Tokyo (CNN) -- Looking back on his decade as Google's CEO, Eric Schmidt said the company should have focused more on connecting people -- a hole that allowed the emergence of rival internet giant Facebook.
"Fundamentally, what Facebook has done is built a way to figure out who people are. That system is missing in the internet as a whole. Google should have worked on this earlier," Schmidt, now the executive chairman of Google, said in an interview with CNN.
"I think that's the area where I would have put more resources, developing these identity services and ranking systems that go along with that. That would have made a big difference for the internet as a whole."
Three weeks ago, the company rolled out Google+, the search giant's online social network, which Schmidt called "a partial answer" to Facebook. Schmidt would not predict whether Google+ would be a full success or not.
But Google+ is off to a promising start, especially with tech-savvy early adopters. It has added 10 million members, Google reported on its quarterly earnings call last week.
"The lesson to be learned in high tech, you need to move through these new phenomena very quickly and you need to get the details right. Otherwise you're left behind," Schmidt said.
Larry Page, co-founder of Google, took over Schmidt's role as CEO earlier this year. Schmidt said the shift in leadership was to speed up decision making, not out of concerns the company was falling behind in innovation.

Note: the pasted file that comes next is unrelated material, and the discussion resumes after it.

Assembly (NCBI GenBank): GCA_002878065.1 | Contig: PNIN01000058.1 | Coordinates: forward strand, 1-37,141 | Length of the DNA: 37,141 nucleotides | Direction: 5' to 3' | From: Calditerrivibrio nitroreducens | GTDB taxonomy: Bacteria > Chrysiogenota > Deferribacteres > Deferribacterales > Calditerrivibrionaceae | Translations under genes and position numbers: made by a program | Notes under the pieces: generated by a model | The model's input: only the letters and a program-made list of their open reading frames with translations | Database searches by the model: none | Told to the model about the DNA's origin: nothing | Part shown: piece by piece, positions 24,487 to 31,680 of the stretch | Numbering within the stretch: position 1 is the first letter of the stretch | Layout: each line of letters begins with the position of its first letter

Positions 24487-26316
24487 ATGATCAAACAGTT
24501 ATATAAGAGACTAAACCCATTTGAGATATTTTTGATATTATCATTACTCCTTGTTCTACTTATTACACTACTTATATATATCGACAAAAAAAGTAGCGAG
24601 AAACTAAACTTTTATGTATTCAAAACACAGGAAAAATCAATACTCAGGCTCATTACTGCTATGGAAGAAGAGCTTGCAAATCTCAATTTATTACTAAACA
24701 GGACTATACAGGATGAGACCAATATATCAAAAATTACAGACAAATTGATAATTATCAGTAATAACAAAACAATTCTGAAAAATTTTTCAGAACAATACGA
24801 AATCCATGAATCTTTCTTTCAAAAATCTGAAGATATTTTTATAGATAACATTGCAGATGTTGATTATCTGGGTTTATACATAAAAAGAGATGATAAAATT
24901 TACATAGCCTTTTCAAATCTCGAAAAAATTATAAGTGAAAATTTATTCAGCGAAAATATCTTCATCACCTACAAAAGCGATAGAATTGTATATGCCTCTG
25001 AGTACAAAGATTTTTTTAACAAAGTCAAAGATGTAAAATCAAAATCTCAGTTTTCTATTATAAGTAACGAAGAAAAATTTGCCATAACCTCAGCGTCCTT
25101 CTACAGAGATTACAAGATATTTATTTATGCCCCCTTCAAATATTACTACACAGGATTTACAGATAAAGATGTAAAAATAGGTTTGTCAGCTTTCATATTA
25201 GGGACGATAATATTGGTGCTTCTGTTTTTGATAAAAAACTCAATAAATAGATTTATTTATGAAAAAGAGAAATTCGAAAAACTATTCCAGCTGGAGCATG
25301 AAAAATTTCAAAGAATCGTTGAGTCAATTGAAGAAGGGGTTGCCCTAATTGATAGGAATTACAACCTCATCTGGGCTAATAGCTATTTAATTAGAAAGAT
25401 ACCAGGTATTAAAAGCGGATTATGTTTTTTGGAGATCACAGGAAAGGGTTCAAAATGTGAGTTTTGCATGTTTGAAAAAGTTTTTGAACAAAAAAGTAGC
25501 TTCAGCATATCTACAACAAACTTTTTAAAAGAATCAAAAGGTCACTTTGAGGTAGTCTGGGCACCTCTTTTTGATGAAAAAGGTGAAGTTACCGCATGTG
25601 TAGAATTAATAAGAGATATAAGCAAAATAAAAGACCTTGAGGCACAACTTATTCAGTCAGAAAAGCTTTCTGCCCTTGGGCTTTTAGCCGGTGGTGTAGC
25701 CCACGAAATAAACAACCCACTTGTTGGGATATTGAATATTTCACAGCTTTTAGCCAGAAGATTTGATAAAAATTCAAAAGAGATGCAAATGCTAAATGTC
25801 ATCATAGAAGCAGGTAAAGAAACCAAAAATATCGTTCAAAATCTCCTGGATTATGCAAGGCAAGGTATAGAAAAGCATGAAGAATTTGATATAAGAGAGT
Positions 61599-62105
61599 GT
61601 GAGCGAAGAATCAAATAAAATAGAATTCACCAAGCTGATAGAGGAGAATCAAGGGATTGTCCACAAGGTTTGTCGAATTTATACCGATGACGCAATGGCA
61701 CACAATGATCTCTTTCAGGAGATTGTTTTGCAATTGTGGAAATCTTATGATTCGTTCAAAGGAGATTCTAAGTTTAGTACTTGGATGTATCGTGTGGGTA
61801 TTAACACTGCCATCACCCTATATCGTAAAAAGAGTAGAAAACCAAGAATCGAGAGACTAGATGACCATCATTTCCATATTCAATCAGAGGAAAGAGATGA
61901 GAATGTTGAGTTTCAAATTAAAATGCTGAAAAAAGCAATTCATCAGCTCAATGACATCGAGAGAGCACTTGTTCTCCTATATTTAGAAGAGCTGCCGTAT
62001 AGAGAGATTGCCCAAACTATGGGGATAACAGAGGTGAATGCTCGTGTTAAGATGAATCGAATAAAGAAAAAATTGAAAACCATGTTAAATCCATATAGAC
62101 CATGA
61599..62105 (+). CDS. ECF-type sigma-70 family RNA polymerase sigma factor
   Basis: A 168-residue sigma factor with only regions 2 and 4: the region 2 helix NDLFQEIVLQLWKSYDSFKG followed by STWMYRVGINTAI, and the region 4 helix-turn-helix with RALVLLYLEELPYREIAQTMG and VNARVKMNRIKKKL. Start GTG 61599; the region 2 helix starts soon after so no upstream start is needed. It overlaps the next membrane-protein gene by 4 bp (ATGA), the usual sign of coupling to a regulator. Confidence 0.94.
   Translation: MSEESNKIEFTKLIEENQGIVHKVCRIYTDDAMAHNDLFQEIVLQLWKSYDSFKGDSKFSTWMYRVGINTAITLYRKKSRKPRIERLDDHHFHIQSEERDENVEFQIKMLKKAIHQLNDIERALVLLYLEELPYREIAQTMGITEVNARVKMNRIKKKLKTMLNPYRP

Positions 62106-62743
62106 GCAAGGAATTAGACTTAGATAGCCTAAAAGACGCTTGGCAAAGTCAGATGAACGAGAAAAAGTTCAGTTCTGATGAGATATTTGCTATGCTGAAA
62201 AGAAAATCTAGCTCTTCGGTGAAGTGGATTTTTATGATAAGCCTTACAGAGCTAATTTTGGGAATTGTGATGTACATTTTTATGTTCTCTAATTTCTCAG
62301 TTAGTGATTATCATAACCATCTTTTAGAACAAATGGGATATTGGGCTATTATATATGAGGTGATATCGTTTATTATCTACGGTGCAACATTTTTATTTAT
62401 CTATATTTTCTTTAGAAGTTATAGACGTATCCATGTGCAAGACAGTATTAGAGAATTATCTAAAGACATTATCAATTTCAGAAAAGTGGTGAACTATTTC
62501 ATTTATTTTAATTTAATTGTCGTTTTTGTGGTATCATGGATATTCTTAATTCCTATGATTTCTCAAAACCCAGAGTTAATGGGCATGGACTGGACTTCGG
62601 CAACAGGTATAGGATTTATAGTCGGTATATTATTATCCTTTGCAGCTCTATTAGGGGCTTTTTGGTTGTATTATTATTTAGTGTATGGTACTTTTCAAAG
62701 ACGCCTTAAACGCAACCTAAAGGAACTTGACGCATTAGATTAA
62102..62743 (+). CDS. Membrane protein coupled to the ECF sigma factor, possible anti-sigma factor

In a swing through Asia-Pacific that brought him into Tokyo on Tuesday, Schmidt hailed the "mobile revolution" in a region that has one of the world's highest rate of mobile users. Yet Google's smartphone operating system, Android, is lagging behind other competitors in the important Asian market.
Android's market share in North America tops 50%, while its share in Asia-Pacific is 34%, according to an analysis by Strategy Analytics. Still, it's growing fast in the region -- last year only 6% of smartphones were powered by Android.
Owning the portable digital space will become increasingly important as computing moves away from PCs.
"The PC, which you remember grew out of the IBM desktop model, if you're sitting in a corporation makes sense for someone who sits at a desk all day. What if people don't?" Schmidt said.
"The new generation of phones is so much more capable. So we're going from a situation where the average citizen didn't have that much power to a point where they can know everything and they can organize very quickly. That may bring down a government as in the case of the Arab Spring, but it may also challenge vested interests in a democracy."
As far as privacy concerns with cell phone location tracking, Schmidt called worries "legitimate." However, Android users have the option of whether to be tracked.
"Ultimately, it's not for us to judge what choice you make. It is up to us to give you that choice," Schmidt said. "In general, real-time location tracking and face recognition will ultimately be pretty heavily regulated because of the possible threat to individual liberty."
Schmidt said he feels "absolutely comfortable" with an upcoming appearance before the U.S. Senate Judiciary Committee's antitrust subcommittee in the fall, which is expected to probe Google's dominance over the web.
"Governments have a proper role to take a look at this and any time a company like Google has the amount of information we have, it's appropriate to review it," he said. "It doesn't bother us. We think there will be more of it. Information is simply too important."